Monday, June 29, 2009

Finca Paraiso and Agua Caliente

Beyond the bridge at Fronteras lies Lago Izabal, the biggest fresh-water lake in Guatemala, at about 30 miles long and 12 miles wide, and up to 50 feet deep. At first it's bordered by waterfront houses, but gradually they dwindle and land appears in the form of a coastal plain and a ridge of mountains to 4 or 5000 feet arising on each side.Photobucket

Most of the yachts don't go here. For one thing, there's hardly a proper anchorage. Like many inland lakes (I've read, hardly ever sailed on one in my life) when the weather comes up, the chop can be short and hard. Here the only place to shelter is the other side of the lake. And still, so far as I can tell, there's no way to know when and how the weather will change. We see lightning in still and discrete little clusters some nights, and other nights we're in them. Some nights it rains and or blows a little, and other nights you can wait until dawn in unrequited anticipation. Seems that 'rainy season' is a little overdue. I'm not sure what I think about that, as if it matters!

Part way up the north shore, and also accessible by road, is Finca Paraiso. Photobucket
One of the reasons to go here is because you're welcomed ashore and allowed to wander through the 'ranch', alongside the stream, between pastures, under some nice trees, including one where women, as well as boys, throw sticks at the mangoes in an effort to bring them down. Your primary destination is the Agua Caliente waterfall a mile or so inland.
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Yep, that's right, a waterfall of hot water which pours steamily down into a cool stream, and on to you, if you can stand it! My guess is about 140 degrees. Doug thinks it's less. But when I asked the 'attendant' for more information, he just told me that it was as God had made it. Claro! But Nico helps God by sweeping away all the leaves with a fine-twigged branch and whacking any offending limbs with his machete.

It's a beautiful spot and I could easily spend hours here adjusting my temperature. Photobucket

You can even duck under the ledge at the right and sauna-fy your head and shoulders, as hard-beaked nipping little fishies tidy up below. I once read of a Japanese spa where fish nibbled the calluses off your feet. Here they're less discriminating. Just keep moving!

But wait, there's more. There's a short little hike to the nascimento, the source, a little, linty-looking belly button of water at the top of the hill.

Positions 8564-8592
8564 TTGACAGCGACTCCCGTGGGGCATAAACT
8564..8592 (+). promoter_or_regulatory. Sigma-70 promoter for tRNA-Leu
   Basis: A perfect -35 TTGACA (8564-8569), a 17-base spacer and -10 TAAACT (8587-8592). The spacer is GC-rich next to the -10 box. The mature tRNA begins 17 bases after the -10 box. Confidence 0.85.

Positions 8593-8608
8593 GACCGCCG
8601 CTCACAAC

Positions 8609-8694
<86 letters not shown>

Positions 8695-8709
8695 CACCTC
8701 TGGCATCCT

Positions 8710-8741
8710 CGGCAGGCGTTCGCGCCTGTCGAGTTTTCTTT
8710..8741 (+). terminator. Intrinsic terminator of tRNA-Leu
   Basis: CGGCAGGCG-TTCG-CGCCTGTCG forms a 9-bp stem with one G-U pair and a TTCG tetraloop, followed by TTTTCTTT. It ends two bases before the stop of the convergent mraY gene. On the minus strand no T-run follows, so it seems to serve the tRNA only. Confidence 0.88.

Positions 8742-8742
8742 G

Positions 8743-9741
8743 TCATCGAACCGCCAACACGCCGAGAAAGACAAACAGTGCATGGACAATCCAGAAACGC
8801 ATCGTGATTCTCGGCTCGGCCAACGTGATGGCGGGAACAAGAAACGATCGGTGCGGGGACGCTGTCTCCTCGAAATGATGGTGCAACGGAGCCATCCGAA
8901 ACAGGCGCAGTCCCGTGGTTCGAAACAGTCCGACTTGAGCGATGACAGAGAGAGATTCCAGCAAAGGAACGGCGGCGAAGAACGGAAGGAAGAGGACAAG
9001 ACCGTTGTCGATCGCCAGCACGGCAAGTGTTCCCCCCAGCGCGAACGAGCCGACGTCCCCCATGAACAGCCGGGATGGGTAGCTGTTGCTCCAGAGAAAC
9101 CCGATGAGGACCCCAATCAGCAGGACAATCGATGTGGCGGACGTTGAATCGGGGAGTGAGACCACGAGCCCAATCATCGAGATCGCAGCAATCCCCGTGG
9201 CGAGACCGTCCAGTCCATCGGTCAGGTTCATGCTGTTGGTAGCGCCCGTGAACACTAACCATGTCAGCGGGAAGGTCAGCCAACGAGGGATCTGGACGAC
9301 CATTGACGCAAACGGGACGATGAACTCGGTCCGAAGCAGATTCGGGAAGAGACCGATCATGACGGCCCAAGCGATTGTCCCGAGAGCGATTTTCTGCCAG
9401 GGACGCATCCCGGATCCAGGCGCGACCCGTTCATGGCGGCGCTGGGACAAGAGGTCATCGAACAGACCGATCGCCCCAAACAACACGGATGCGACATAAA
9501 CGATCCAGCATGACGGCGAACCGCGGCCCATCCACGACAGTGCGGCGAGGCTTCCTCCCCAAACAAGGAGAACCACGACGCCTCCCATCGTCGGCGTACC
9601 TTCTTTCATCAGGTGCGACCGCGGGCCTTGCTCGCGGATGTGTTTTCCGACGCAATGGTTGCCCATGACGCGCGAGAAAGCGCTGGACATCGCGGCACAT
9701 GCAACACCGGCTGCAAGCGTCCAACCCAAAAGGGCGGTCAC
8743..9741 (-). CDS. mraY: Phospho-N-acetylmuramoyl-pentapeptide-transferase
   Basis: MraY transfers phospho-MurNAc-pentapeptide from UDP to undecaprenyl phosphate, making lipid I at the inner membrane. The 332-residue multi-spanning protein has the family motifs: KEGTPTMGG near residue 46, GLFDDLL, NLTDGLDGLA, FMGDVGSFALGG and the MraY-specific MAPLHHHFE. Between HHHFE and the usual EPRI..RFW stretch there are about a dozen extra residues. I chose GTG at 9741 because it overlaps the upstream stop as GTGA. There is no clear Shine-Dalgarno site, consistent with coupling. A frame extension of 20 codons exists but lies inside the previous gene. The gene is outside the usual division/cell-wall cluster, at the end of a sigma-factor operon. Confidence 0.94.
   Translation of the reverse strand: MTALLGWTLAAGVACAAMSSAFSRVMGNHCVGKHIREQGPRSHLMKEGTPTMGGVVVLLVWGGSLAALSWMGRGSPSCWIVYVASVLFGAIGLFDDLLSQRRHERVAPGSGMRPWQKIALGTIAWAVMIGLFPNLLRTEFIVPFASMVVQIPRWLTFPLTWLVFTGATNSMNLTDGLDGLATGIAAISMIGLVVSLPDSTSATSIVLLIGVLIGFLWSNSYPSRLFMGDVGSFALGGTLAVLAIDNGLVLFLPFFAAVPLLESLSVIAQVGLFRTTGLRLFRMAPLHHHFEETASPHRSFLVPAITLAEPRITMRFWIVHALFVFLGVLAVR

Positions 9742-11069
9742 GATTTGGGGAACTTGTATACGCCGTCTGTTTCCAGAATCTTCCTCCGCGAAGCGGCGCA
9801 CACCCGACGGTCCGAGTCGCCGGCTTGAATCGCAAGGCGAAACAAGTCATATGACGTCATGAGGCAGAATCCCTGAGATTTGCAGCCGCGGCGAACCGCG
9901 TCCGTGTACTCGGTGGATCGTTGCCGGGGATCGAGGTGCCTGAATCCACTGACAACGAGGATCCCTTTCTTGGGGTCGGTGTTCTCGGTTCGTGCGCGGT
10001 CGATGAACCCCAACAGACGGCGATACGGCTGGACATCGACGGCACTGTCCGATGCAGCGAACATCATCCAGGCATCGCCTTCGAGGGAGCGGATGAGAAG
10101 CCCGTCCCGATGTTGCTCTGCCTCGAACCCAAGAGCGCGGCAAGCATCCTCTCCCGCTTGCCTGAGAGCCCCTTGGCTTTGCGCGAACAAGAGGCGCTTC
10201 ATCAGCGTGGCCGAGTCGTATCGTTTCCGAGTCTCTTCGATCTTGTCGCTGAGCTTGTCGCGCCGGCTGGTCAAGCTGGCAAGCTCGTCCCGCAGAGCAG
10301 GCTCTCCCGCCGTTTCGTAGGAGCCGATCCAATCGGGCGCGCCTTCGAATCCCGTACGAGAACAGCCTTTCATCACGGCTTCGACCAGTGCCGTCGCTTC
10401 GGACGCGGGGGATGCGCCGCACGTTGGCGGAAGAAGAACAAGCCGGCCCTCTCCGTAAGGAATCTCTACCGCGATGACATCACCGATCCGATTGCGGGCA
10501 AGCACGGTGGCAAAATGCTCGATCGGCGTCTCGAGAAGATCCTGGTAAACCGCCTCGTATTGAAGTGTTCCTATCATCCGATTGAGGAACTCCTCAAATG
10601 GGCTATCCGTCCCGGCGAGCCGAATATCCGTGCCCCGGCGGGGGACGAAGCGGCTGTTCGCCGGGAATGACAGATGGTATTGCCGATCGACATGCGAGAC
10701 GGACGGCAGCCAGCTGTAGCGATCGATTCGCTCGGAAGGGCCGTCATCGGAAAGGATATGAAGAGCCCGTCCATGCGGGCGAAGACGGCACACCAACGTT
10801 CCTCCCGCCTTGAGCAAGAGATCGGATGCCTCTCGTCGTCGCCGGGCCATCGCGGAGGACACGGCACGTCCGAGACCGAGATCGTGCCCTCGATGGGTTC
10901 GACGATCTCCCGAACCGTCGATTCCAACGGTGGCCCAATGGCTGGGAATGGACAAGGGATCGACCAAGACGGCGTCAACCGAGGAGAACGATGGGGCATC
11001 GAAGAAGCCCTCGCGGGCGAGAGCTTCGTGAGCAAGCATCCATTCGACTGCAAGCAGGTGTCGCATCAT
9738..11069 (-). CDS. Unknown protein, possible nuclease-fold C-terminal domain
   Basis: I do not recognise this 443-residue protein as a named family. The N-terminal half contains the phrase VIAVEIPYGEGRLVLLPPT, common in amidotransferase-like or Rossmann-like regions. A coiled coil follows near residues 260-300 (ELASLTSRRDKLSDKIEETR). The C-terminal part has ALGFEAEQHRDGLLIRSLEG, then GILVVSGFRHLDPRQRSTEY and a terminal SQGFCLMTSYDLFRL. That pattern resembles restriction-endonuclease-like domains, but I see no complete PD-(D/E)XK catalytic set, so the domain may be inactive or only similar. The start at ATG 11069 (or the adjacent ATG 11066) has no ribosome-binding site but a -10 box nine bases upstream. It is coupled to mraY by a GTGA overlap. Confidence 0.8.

The nasciemento of Agua Caliente

Another twenty minutes further up the cool water stream there are a couple caves. It would have been churlish to bushwhack rather than pay the small sum the guide asked to take us to the caves. For one, he knew which of the several paths went directly to where we wanted to go, saving us the 'discussion'. And at every steep drop, where I'd be checking my footing, he'd pipe up with "no tocar" "don't touch" just as I was reaching for a porcupine-spined tree to use as a prop. He even kicked damp leaves off the rocks for me. It wasn't a particularly difficult trail for someone with two spare hands, but it was not a place for wet clothes draining into squawking Crocs.
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We'll definitely go back to Agua Caliente and the caves, better prepared. The upper cave is lovely enough (Fernando said it was a 'special Mayan place')Photobucket
A stream runs through the lower cave, another waterfall comes down inside the cave, and maybe you can swim through to the other side of the mountain. Photobucket
But you have to swim in, a hundred yards perhaps, so I'm not going without a good and waterproof light. It will take another couple dozen fish nips before I get inured to them, and able to look curiously around at the bats and whatever else there might be.

This is a big finca full of cows and people, at least 30 families if I understood correctly - more than enough to support a school, built by the finca but staffed by the state. The young man in the restaurant was happy to indulge my efforts at Spanish and we got quite a pleasant call-and-response going: "Una pregunta, por favor", "Digame".

I'll be writing more about cows after some additional Googling. Whooppee, I hear the cheers! But seriously, once you get away from the water, cows seem to be a main raison d'etre for this area. This fine animal is perhaps a Brahma, brought from India because of their heat tolerance. Photobucket.
And don't forget cowboys and their rides. All the saddles (and half the bicycles) have machete holders.Photobucket
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By the end of the day milk from these cows will have been turned into some kind of cheese.

So all in all, it was a pleasant stop, and I'll hope to go back several more times.
"Una pregunta mas, por favor!"

Finca: n.

A rural property, especially a large farm or ranch, in Spanish America.

[American Spanish, from Spanish, real estate, from Old Spanish fincar, to pitch tents, reside, from Vulgar Latin *fīgicāre, to fasten, from Latin fīgere.] (according to Answers.com)
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